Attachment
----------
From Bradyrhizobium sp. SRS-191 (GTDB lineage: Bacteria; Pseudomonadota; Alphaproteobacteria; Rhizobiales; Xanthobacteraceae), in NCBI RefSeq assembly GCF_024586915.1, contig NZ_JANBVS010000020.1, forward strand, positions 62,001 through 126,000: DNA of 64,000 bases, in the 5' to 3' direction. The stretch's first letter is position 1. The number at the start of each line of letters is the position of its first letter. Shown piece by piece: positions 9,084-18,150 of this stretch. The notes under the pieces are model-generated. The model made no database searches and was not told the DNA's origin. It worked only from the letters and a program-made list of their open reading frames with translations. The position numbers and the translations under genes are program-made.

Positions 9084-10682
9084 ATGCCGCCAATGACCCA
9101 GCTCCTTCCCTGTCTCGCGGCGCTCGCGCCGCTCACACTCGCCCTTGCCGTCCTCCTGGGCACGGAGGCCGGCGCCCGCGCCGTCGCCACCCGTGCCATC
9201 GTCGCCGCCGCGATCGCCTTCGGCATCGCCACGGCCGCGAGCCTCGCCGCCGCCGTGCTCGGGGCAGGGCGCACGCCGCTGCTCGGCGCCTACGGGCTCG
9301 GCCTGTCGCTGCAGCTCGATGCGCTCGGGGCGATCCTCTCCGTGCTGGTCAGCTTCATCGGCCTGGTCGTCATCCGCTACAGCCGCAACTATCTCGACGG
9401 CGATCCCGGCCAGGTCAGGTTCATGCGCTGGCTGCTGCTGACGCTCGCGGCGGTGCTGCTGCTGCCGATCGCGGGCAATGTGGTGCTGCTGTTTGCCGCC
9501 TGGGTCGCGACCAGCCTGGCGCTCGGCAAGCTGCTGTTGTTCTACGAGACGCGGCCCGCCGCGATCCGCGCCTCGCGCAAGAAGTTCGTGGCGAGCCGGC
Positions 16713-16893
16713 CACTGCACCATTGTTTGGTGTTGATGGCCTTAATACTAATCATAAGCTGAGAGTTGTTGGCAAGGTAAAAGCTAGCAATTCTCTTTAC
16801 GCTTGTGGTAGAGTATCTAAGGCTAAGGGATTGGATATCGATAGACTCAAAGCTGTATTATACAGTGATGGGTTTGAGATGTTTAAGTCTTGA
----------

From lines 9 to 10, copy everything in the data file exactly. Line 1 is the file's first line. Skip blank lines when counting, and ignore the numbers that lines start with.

Positions 16713-16893
16713 CACTGCACCATTGTTTGGTGTTGATGGCCTTAATACTAATCATAAGCTGAGAGTTGTTGGCAAGGTAAAAGCTAGCAATTCTCTTTAC